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William A. Roper, Jr.
Kathy:

I think that George has given you some good counsel.

I want to add a note about net borrower equity and your other financial circumstances.

IF you have substantial equity in the subject property, reasonably good cash flow and otherwise good credit, then it is probably in your finanical interest to AVOID foreclosure and to seek a modification or workout.  (This still may require the assistance of a capable lawyer.)

If you have substantial net negative equity in a property, other significant debt and cash flow problems, fighting the foreclosure may make somewhat more sense, as your credit might already be impaired and you might ultimately need to file Bankruptcy anyway to clean up other issues.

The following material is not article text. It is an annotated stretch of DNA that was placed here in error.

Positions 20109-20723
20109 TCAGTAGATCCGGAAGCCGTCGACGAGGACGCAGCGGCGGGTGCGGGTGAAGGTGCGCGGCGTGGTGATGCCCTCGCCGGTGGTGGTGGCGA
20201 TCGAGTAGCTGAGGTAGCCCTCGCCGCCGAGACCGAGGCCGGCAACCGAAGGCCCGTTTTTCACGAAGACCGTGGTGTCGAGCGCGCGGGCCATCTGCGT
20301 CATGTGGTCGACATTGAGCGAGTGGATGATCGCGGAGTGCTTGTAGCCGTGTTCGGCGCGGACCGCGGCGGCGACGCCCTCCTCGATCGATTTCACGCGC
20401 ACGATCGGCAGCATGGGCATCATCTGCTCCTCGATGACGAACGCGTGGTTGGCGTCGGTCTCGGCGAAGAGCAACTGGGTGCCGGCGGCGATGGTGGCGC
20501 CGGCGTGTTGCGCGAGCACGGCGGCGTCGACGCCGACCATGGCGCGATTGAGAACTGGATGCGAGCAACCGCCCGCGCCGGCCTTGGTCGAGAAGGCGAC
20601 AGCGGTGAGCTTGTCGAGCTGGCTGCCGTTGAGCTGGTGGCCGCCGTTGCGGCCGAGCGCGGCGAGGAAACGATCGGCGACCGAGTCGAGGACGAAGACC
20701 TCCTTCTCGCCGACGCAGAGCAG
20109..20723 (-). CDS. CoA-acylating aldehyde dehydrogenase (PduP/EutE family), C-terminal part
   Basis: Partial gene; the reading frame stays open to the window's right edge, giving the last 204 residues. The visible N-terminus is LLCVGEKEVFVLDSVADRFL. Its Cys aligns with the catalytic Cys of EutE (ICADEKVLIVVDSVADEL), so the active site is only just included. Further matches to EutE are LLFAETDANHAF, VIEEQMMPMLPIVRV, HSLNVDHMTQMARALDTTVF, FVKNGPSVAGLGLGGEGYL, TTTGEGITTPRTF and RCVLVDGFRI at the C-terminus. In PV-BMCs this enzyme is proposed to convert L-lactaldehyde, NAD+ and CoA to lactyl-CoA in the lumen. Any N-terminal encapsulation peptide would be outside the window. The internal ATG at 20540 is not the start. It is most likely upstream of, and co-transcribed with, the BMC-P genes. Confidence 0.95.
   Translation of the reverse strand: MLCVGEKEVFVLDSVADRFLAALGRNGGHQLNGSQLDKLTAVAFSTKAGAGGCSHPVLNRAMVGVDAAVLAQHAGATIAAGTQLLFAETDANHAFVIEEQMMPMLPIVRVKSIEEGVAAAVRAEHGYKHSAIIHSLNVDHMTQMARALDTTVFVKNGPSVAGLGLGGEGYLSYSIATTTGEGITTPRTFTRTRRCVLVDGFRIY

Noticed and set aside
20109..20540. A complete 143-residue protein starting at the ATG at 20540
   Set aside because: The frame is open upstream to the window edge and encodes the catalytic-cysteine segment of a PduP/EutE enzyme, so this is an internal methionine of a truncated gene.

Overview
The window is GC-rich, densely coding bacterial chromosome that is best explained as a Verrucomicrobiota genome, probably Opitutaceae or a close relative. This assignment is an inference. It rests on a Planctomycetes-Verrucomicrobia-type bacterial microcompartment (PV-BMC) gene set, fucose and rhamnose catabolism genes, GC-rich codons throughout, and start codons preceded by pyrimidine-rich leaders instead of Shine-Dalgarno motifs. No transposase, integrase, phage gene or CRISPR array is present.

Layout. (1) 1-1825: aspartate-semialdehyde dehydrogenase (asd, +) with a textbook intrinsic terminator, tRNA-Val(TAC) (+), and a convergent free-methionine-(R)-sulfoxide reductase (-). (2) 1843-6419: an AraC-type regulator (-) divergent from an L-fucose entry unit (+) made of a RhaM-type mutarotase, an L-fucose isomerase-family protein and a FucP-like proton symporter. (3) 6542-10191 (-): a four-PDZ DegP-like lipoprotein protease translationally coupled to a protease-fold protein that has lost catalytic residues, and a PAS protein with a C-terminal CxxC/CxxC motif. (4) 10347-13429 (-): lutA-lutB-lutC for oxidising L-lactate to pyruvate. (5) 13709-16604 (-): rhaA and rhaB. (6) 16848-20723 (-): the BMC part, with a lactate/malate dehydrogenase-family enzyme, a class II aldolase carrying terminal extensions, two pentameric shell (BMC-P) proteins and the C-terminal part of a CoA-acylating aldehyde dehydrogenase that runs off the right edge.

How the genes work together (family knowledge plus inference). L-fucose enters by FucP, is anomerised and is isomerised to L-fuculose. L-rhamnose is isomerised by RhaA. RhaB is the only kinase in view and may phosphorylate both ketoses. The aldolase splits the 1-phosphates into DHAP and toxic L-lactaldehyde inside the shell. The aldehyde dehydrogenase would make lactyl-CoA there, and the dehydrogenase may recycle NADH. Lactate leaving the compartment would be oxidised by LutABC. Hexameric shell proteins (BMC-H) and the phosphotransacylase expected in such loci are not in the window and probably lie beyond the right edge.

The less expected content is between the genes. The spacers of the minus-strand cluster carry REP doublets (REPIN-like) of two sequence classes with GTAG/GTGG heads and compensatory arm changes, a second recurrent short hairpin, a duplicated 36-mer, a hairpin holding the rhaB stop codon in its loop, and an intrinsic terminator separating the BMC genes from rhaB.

There are others whose circumstances fall in between.

For example, suppose that you had a $200,000 house and a $100,000 mortgage.  While there are probably some viable foreclosure defenses, the outcome is uncertain and loss of your equity would make risking a foreclosure a rather speculative proposition which would put your equity at risk.

In such a case, the sale of the property probably makes sense, even at a distress price, if you cannot obtain a modification.

By contrast, suppose that you have a $100,000 property with a $200,000 mortgage.  That might sound extreme, but there are MANY in this situation in Florida, California, Arizona and Nevada.

In this situation, there is rarely a loan workout or modification that is both economic to YOU and agreeable to the Lender.

*